After Mortensen reported that, Favre called Mortensen and left lengthy voicemail backtracking on that idea and explaining his decision.

Instead, Mortensen said Favre's message focused on how he felt worn down by the demands of the game, adding that he and his wife Deanna thought anything short of a Super Bowl title would be a disappointment and not worth the mental wear and tear.

Cook told the Milwaukee Journal Sentinel that he believes Favre wants to play another year but the Packers did not give the quarterback the impression that they really wanted him back.

"It's my opinion," Cook told the newspaper's Web site. "I know he wants to play one more year. I do not know much conversation there was (between Favre and the Packers) and I don't think anyone forced him to make that decision. But I don't know that anyone tried to talk him out of it.

"I think he wanted to play. I think he's still got it. He knows he's still got it. I think he felt he could play one more year. I don't know if they told him they really wanted him to play. That's just the feeling I got."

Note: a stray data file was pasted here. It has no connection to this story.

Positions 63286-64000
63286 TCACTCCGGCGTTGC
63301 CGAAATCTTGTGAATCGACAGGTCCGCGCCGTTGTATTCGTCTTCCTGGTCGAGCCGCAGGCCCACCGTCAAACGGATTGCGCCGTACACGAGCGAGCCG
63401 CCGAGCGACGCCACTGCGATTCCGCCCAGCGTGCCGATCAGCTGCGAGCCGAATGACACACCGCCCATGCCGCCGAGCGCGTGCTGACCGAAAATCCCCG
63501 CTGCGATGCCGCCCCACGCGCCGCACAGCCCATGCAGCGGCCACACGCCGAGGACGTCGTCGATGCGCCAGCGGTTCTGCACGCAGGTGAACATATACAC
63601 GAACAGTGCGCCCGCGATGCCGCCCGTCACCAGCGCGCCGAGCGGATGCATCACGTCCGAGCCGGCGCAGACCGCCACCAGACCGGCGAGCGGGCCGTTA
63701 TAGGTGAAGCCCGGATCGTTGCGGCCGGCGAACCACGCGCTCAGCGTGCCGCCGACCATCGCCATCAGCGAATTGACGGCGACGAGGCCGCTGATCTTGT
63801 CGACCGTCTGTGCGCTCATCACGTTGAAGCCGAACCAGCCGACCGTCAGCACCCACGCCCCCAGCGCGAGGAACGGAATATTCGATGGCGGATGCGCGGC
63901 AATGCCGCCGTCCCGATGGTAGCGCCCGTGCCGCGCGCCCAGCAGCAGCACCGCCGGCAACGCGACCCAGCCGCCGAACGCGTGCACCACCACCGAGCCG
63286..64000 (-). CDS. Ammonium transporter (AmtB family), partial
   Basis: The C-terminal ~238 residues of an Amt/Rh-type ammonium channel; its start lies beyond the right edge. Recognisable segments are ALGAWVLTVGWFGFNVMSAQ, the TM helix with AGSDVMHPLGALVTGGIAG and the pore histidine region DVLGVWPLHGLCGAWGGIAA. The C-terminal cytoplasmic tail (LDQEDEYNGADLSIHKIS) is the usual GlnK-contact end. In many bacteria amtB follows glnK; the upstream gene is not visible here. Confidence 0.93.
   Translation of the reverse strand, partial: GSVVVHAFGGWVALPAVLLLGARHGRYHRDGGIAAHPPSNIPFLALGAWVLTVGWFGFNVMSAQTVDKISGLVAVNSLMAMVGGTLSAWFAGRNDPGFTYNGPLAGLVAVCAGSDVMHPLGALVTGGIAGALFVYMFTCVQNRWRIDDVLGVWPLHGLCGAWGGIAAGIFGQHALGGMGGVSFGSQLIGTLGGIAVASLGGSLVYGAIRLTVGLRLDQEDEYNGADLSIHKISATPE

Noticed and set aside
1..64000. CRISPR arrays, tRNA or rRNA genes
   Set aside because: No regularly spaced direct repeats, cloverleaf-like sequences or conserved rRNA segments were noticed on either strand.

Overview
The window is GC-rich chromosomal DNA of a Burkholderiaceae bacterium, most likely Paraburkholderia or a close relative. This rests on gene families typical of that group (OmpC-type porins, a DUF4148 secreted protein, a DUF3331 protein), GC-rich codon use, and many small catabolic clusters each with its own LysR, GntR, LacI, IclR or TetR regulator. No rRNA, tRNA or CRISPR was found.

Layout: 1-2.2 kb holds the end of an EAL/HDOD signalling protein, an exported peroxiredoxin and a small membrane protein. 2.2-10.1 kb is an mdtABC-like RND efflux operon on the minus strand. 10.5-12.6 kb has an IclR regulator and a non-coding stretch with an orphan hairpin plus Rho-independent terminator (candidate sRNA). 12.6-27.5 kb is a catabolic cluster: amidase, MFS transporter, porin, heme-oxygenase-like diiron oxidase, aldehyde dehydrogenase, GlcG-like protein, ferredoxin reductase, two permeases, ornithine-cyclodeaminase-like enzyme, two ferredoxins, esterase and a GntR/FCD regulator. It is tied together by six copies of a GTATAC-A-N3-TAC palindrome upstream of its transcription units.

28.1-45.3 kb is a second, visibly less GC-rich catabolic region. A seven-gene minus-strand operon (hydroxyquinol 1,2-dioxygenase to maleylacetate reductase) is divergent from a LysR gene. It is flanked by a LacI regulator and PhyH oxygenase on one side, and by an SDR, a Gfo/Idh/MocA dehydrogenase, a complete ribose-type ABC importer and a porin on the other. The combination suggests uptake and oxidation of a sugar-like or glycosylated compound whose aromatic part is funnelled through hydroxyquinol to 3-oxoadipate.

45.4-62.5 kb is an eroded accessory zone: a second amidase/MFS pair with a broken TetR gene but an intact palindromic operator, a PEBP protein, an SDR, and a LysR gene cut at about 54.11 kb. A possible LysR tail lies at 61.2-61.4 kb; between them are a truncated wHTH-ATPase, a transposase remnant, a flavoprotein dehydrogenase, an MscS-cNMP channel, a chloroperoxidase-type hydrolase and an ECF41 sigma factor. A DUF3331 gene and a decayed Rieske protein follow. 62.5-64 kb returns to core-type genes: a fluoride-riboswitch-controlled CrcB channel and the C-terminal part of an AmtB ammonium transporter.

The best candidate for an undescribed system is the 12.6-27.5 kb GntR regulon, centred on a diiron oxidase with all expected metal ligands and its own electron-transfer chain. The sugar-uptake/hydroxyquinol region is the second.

Asked whether he thought Favre could be talked into returning, Cook replied, "I don't know."

At the NFL scouting combine in Indianapolis last month, McCarthy said he and Thompson sat down during the bye week of the playoffs and determined that Favre could still play. Asked if he wanted Favre back, McCarthy replied, "Absolutely."

After WISN-TV, an ABC affiliate in Milwaukee, reported that Favre was unhappy that Thompson had not called him since the season ended, Thompson called Favre and afterward said the two were "fine."

Favre, who came to the Packers via a February 1992 trade with the Atlanta Falcons, retires with 5,377 carrer completions in 8,758 attempts for 61,655 yards, 442 touchdowns and 288 interceptions, all NFL career records. He also started an NFL quarterback record 279 straight games, including playoffs. He is the only three-time MVP in league history and led the club to its first title in 29 years when the Packers won Super Bowl XXXI in January 1997.